Indian Prime Minister Narendra Modi warned Wednesday that “separatist elements” should not be allowed to hurt India-Australia relations, after he was lavished with a rockstar welcome in Sydney.
Lured by the world’s most populous market and the promise of a counterweight to a rising China, Australia has batted away questions about India’s treatment of opponents and minorities, suggesting they are domestic issues.
Modi appeared to have no such qualms.
The Indian leader hit out at recent “attacks” on Hindu temples in Australia — vandalism allegedly committed by Sikh separatists — after his summit with Prime Minister Anthony Albanese at Admiralty House on Sydney Harbour.
“We will not accept any elements that harm the friendly and warm ties between India and Australia by their actions or thoughts,” Modi told reporters, saying the pair had discussed “activities of separatist elements” in the past.
“Prime Minister Albanese has once again assured me today that he will take strict actions against such elements in the future,” Modi said according to an official translator.
Anti-Modi graffiti has this year been painted on a half-dozen temples in Australia, allegedly by those seeking the creation of a Sikh homeland known as Khalistan, in incidents widely reported by Indian media.
Protests by the Sikh diaspora erupted across the globe last month after a lengthy manhunt for a firebrand separatist that saw thousands of Indian police mobilised and mobile internet access cut for days across Sikh-majority Punjab state.
Albanese, who has previously condemned the graffiti incidents in Australia, made no mention of them in his remarks, instead hailing a new deal promoting the exchange of students, researchers, academics and business people with India.
The centre-left leader said he had joined “a rather extraordinary event” the previous evening, referring to Modi’s 12,000-strong, campaign-style rally at a Sydney arena.
“Prime Minister Modi is the boss!” Albanese had told the crowd of enthusiastic Modi supporters at the event, declaring the Indian leader a “dear friend”.
Albanese has given short shrift to questions about his support for Modi — a nationalist leader who faces re-election next year and has been criticised for sustained democratic backsliding and discrimination against India’s hundreds of millions of non-Hindus.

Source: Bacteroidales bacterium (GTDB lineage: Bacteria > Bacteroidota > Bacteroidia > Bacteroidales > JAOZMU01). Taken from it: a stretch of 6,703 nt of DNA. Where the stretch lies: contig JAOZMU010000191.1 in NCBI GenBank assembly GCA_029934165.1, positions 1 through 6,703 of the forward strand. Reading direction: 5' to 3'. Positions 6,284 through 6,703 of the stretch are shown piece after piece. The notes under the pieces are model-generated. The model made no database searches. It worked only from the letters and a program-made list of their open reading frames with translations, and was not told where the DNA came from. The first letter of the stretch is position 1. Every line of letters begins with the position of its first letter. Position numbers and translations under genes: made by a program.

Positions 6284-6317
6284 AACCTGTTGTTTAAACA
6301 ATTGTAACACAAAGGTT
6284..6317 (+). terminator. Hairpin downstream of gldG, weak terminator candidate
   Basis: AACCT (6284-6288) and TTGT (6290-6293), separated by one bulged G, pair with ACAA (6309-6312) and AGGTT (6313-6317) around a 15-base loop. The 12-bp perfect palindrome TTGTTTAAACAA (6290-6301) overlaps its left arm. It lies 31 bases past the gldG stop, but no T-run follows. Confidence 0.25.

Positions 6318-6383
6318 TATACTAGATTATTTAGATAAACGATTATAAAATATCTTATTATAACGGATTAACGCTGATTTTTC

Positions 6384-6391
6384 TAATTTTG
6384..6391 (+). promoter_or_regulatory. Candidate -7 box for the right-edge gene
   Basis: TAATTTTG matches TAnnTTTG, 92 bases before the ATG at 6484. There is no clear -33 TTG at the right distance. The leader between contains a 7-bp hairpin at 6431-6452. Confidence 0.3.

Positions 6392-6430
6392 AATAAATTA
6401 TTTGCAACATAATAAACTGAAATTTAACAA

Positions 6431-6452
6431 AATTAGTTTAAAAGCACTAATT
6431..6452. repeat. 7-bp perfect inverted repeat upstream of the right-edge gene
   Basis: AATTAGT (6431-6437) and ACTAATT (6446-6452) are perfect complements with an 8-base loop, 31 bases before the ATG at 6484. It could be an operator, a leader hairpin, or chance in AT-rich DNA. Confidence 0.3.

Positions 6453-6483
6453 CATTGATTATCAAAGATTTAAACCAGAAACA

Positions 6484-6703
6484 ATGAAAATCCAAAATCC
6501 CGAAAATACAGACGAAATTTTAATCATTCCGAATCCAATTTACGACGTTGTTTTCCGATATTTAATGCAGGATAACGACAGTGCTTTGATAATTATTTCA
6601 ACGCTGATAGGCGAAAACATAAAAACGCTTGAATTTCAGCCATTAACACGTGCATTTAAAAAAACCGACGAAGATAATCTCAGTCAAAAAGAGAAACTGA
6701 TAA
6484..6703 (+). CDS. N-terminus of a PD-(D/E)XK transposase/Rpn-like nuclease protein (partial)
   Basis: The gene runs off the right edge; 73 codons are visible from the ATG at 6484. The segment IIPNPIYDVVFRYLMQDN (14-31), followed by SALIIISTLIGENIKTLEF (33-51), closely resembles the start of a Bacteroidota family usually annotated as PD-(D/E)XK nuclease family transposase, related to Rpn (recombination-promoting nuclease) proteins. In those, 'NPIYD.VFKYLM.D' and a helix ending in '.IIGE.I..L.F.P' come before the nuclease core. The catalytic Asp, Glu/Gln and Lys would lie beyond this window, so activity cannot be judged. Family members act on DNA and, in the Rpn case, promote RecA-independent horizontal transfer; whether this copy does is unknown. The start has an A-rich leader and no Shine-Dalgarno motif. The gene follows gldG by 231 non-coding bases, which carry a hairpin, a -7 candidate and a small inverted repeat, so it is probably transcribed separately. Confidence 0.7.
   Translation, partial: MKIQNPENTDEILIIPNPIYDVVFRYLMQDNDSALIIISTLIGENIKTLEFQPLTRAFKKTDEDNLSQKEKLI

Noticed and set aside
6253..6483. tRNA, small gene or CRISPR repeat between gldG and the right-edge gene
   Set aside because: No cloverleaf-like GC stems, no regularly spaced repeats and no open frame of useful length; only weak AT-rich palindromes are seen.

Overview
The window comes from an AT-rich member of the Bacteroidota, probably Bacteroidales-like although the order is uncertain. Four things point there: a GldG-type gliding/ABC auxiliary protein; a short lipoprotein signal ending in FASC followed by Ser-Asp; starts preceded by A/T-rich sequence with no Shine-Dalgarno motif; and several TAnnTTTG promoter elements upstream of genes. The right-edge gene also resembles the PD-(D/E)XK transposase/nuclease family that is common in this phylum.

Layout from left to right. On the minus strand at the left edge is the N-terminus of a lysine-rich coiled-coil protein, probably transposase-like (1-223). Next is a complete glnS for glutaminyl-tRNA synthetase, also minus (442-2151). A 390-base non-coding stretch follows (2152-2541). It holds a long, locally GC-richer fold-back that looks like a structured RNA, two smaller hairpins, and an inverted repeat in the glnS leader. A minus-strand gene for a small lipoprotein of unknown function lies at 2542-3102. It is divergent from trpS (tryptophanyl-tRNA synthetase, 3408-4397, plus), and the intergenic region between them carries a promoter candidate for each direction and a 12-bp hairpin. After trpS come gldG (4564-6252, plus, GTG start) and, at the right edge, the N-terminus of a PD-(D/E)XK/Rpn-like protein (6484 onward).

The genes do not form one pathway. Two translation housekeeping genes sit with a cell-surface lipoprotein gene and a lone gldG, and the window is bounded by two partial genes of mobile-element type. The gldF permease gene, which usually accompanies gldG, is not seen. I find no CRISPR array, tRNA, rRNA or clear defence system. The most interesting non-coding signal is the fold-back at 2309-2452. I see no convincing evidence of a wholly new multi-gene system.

Asked if he was troubled by such accusations against Modi, Albanese told a radio interviewer: “Well, India is, of course, the world’s largest democracy.”
“Australia will always stand up for human rights, wherever it occurs anywhere in the world,” he added.
But asked if he planned to raise those issues with Modi, the Australian leader said he engaged with people on a “one-on-one” basis and would not be leaking details of his “respectful” relationship.
Rights groups say India’s 200 million Muslims have faced increased discrimination and violence since Modi and his Hindu nationalist BJP swept to power in 2014.
Under Modi, “the world’s largest democracy” has become much less free and more dangerous for his critics, according to Human Rights Watch’s Elaine Pearson.
But as Australia struggles with a more assertive China, it is looking for economic and political partners in an increasingly rough-and-tumble neighbourhood.
India’s economic performance has been mixed in the past decade, with missteps curbing growth. But hundreds of millions of people have been lifted out of poverty.
It is now the second-fastest growing economy in the G20 and a multi-trillion-dollar market.
The Indian-Australian community is the second-largest in Australia after Britain, with 673,000 Indian-born citizens in a population of 26 million.
Almost 90,000 Indian students are enrolled at Australian universities, the largest overseas contingent after China.
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